102

People say the total will be 21000000 BTC. ... however: The 1st 210000 blocks each allow creating 50 BTC. The 2nd 210000 blocks each allow creating 25 BTC. The 3rd 210000 blocks each allow creating 12.5 BTC. ... The 10th 210000 blocks each allow creating 0.09765625 BTC. The 11th 210000 blocks each allow creating 0.04882812 BTC, and not 0.048828125 BTC, ...


45

Every block introduces 50 new coins in the system. This quantity (50) halves every 210,000 blocks. So, getting the limit of coins it is possible to generate is quite easy : it's the sum of a geometric series. Also, note that this is an upper bound ; the actual quantity will probably be a bit lower due to rounding issues (BTC has a finite number of decimals, ...


37

A pre-defined schedule limits the total number of bitcoins so that they gradually approach a total of 21 million (ignoring those that have been lost through deleted or misplaced wallet files). The limit of 21 million bitcoins is "hard-wired" in to the protocol, and there will never be more bitcoins than this:


27

If you were a miner, what are the steps you would take to create the extra (21,000,012.5th) bitcoin? Where in the source code is this exactly (link)? There are two components to CVE-2018-17144. There is a crash bug and an inflation bug. Both are triggered by almost the same scenario: a transaction contains an input multiple times. In general, how this ...


22

Assuming Bitcoin is still active at that point in time, mining will continue, because transaction fees will make it worthwhile to do so. This topic has been discussed heavily in other answers, including: What happens once the mining reward gets cut in half? How many bitcoins will there eventually be? How much will transaction fees eventually be? The last ...


21

There will definitely be a tragedy of the commons problem if things stand as they are now. This was discussed at some length here and elsewhere. There are some proposed ways to address this and make transaction fees nonzero (block size limit, hardcoded fees, insurance entities, mining cartel, gentleman's agreements which are maintained for fear defection ...


19

According to blockchain.info, the block 210000 was solved on 2012-11-28 15:24:38 GMT, and was relayed by Slush's Pool. The pool's Stats page also claims to have solved that block. It has also been stated that the block was solved by pool's user by the nickname of laughingbear.


18

Neither. The reward eventually ceases, but not at 21 million Bitcoins. Here's the code (edited for clarity and brevity): int halvings = nHeight / 210000; CAmount nSubsidy = 50 * COIN; // COIN is one Bitcoin // Subsidy is cut in half every 210,000 blocks which will occur approximately every 4 years. return nSubsidy >> halvings; (Source.) Note that ...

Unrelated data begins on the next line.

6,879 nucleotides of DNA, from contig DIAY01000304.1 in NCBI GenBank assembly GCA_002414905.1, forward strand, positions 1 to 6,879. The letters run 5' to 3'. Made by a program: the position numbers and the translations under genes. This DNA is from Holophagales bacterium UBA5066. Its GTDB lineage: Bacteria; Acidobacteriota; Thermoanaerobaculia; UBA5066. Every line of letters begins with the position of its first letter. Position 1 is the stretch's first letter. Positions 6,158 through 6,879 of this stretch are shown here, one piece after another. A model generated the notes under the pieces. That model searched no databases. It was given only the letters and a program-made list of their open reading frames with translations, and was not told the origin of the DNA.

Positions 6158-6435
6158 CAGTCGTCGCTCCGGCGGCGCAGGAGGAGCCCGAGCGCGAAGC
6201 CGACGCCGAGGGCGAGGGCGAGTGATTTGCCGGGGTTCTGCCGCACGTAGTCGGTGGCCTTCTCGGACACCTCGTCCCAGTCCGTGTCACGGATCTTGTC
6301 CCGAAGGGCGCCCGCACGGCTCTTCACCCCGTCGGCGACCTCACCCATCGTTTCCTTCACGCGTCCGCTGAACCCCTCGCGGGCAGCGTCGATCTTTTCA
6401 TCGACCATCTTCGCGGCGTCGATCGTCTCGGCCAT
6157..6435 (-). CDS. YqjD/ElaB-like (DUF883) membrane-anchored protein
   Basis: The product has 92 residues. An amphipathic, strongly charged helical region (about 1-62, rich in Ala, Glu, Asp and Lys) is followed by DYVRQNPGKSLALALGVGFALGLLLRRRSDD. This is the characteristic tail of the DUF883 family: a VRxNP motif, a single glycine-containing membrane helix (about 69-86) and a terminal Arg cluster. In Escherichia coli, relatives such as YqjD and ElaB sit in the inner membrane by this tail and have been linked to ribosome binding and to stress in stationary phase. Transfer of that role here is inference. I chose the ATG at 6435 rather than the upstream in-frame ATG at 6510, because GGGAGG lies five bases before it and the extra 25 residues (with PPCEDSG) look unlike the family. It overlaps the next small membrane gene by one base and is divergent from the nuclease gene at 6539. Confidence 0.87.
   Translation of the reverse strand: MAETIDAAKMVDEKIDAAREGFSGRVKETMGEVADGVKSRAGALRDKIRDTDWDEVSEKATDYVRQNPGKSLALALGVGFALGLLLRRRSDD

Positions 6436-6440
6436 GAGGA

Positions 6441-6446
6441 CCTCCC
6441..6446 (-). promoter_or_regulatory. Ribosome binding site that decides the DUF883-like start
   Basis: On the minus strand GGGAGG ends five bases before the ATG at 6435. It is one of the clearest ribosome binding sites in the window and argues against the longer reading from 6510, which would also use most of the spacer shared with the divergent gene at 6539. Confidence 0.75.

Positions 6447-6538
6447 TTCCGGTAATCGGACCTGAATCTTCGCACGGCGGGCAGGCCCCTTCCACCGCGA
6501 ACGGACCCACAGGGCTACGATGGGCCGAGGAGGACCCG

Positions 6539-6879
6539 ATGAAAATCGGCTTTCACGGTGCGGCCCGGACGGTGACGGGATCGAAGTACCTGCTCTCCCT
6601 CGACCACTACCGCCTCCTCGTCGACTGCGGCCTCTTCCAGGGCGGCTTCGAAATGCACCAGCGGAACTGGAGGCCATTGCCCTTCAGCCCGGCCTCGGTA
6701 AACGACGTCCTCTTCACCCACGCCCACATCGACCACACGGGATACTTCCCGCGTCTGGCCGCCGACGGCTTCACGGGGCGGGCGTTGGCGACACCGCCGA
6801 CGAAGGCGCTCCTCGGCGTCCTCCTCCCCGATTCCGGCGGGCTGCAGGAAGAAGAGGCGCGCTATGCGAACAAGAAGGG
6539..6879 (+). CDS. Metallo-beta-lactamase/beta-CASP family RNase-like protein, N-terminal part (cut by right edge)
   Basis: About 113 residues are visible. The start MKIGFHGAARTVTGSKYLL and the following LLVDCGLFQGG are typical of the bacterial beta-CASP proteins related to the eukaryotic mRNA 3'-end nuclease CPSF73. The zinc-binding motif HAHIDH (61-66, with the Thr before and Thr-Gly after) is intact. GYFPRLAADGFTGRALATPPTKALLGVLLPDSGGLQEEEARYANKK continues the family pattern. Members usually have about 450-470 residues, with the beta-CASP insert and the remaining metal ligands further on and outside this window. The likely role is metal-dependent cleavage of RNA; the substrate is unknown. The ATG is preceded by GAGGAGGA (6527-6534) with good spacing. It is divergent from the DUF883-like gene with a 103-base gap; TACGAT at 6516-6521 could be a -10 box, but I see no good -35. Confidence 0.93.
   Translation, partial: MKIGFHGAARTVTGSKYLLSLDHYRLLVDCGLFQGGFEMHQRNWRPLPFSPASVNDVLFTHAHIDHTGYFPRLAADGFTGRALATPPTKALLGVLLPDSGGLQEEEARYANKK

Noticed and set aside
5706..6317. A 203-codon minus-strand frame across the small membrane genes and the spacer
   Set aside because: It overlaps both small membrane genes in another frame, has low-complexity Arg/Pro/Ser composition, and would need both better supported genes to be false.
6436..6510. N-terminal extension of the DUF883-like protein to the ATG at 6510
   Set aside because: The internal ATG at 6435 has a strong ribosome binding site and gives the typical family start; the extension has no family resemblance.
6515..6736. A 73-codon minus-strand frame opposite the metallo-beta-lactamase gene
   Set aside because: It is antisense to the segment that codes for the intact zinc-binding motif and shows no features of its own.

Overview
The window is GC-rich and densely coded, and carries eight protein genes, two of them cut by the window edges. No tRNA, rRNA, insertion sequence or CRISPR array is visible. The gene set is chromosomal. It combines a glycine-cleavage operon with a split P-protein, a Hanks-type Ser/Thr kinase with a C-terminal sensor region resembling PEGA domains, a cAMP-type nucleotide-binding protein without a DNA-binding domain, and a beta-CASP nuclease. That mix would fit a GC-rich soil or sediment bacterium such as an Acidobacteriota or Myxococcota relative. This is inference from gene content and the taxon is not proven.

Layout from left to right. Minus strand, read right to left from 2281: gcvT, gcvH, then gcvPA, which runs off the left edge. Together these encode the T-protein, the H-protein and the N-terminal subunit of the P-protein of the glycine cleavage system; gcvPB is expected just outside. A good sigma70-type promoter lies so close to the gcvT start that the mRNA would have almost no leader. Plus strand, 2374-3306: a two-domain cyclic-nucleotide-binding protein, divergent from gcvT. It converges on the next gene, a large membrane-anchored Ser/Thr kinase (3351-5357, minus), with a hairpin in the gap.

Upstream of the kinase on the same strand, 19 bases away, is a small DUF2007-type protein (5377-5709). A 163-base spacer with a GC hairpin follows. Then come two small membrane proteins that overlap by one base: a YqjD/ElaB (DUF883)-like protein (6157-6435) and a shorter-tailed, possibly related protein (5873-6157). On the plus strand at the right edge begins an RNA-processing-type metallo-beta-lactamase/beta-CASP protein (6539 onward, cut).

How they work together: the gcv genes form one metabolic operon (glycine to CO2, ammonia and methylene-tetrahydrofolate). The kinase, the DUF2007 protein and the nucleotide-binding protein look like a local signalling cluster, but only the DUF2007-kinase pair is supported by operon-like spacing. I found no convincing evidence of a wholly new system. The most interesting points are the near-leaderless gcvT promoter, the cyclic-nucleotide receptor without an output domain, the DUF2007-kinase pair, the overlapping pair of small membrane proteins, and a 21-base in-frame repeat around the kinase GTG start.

17

Mike Hearn just posted about how Network Assured Contracts handle this problem. I don't find an immediate flaw with this. This is how I understand the proposed solution: Anyone with an interest in a high hash rate (basically, anyone holding a large amount of coins), can initiate or cooperate on SIGHASH_ANYONECANPAY transactions. Those are an ...


16

It's not just about the miners, it is also about people using bitcoin. If miners decide to fork the chain and keep block bounty at 50btc, they cannot use those bitcoins in any place where people have not also modified their non-mining bitcoin client. Protocol changes are not just about >50% of miners, but about >50% of user clients. In this case, since ...


15

As Artefact2 mentioned, Bitcoin uses fixed-point math to calculate the block subsidies. So, ignoring the unspendable genesis block, the sundry lost coins and unclaimed rewards, the maximum number of bitcoins is 20999999.9769 BTC. I found that number through the following python program: COIN = 100 * 1000 * 1000 nSubsidy = 50 * COIN nHeight = 0 total = 0 ...


15

A single Bitcoin is currently divisible up to 8 decimal places (giving you 21*10^14 units of money, or about 2.1 quadrillion units), nothing stops it from being divided further with small protocol change. In order to change the limit of Bitcoins created, one needs to change the protocol and force most of the Bitcoin network to adopt the change, which can be ...


15

Bitcoin becomes very insecure if miners stop mining. Think of how easy a 51% attack would be to pull off. However, I disagree with your assumption that miners will stop. And certainly that if Bitcoin dies it would be because miners stop. I would instead think that miners would only stop if something else already killed Bitcoin. Bitcoin is designed to always ...


14

It's a complete irrelevancy. It is still early, and Bitcoins are worth on the order of $3 each. If you want to be an early adopter, buy Bitcoins now. If Bitcoins never become really valuable, what difference does it make whether it's fair or not? The sums involved will be modest. If Bitcoins ever do become really valuable, what difference does it make ...


14